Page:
Archive | March, 2012

Don’t be Afraid of the Dark

31 Mar

Director: Troy Nixey

Writers: Guillermo del Toro (screenplay), Matthew Robbins (screenplay), and 1 more credit

Stars: Katie Holmes, Guy Pearce and Bailee Madison

Motion Picture Rating: R

Runtime: 99 minutes

 

 

Katie Holmes, since being locked away in a scientology cupboard by husband Tom Cruise, has not made many films. Judged on this one and her other recent offering Jack and Jill (with serial offender Adam Sandler) we are being saved as movie goers by diminutive Tom’s spousal control. Katie is in this ‘scary’ outing with Guy Pearce so there are two fairly heavyweight actors attached. More headline grabbing is the writer-producer credit that goes to Guillermo del Toro who started his career with really scary films such as Cronos and The Devil’s Backbone.

The pre title opening of this film provides its gruesome backdrop and sets up the nasty secret that gets locked away in the bowels of the creepy mansion. That secret will be unearthed by Holmes, Pearce and their daughter as they renovate the house in the present day. Those first five minutes tell a lot about the film. The ghostly horse and carriage, the candlelit manor, the strange goings on in the dark basement etc are all very Scooby Doo. Once the ‘crime’ occurred I was half expecting the Mystery Machine to show up, but had to settle for half decent actors phoning in poor performances.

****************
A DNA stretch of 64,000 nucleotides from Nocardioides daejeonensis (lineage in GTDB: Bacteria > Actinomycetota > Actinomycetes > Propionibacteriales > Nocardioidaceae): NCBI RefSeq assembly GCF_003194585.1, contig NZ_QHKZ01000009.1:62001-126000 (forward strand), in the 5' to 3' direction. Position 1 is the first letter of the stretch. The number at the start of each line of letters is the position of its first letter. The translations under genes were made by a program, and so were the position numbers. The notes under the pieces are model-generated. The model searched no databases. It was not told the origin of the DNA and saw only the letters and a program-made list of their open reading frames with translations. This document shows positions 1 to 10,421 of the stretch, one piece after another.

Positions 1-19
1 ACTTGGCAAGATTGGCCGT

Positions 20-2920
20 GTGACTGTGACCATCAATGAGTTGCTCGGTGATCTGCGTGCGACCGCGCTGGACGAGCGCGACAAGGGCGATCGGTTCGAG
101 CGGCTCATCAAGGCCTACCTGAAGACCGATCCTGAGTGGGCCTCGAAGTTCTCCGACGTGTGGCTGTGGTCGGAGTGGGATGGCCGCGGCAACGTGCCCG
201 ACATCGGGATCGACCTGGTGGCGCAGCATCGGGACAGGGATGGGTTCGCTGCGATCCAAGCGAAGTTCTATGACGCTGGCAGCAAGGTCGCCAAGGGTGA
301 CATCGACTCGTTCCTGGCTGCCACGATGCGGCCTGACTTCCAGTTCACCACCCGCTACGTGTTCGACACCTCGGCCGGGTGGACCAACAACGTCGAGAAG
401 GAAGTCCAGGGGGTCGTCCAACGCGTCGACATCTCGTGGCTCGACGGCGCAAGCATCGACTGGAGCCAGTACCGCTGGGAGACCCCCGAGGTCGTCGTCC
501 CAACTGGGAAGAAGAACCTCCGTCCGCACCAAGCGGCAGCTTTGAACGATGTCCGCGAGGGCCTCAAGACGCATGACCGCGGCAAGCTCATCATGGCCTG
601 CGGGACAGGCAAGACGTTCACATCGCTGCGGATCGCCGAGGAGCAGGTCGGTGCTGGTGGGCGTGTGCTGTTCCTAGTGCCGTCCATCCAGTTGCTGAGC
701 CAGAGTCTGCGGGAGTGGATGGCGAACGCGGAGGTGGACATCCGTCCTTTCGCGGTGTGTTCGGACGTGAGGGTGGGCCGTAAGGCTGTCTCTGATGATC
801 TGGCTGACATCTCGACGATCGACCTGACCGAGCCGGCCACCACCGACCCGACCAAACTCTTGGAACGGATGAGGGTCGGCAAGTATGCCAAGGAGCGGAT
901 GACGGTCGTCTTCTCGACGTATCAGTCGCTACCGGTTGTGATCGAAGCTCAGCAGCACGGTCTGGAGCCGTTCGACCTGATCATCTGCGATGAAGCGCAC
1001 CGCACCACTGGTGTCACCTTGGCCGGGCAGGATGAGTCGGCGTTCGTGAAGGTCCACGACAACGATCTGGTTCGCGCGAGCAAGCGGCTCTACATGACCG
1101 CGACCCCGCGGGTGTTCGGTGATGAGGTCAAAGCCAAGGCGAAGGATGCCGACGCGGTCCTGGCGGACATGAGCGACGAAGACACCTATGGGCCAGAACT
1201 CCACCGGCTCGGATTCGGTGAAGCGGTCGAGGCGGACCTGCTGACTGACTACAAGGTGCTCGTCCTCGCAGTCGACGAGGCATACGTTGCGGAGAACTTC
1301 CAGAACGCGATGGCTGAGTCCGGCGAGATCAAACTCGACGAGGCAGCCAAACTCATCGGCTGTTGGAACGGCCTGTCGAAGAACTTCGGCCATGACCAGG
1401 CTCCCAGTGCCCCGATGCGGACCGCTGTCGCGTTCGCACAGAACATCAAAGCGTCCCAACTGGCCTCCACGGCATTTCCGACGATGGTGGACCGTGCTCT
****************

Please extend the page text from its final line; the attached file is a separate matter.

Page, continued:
There is nothing here to recommend this film. It is poorly executed and borderline funny at times. On the Scooby Doo front we even get a grumpy and suspicious gardener as one of the important second string characters! Guillermo del Toro mines some of his previous films including Pan’s Labyrinth, but this is light years away from that masterpiece. The acting is wooden, the music is awful and there are very few scary moments indeed.

We Need to Talk About Kevin

26 Mar

Director: Lynne Ramsay

Writers: Lynne Ramsay (screenplay), Rory Kinnear (screenplay), and 1 more credit

Stars: Tilda Swinton, John C. Reilly and Ezra Miller

Motion picture rating: R

Runtime:  112 minutes

 

 

What would you do if your child from birth was both menacing and unbearably difficult to love? It is a grim question, but one posed by this film (an adaptation of a 2003 book by Lionel Shriver). The fictional child in question is Kevin and from day one he is a real test of his mother’s composure. As a baby he does nothing but scream. As an infant he refuses to speak. He won’t be potty trained and is still soiling nappies aged about six. Kevin shows little compassion for others, he deliberately provokes his mother and maintains a blank dead-eyed look all of the time.

Kevin (played incredibly well by Jasper Newell 6 – 8 and then Ezra Miller 13 – 16) is clearly not a normal child. His mother (Tilda Swinton) has him tested, but medically he is fine and with his father he acts mostly as he should for his age. It is with his mother that the menacing and sociopathic behaviour occurs. The story of Kevin and his mother is told in flashback mode, but one that is deliberately disjointed so as to up the anxiety level. As such it is a proper thriller with warning signs and clues mixed into the narrative and with wide swashes of the colour red in many scenes.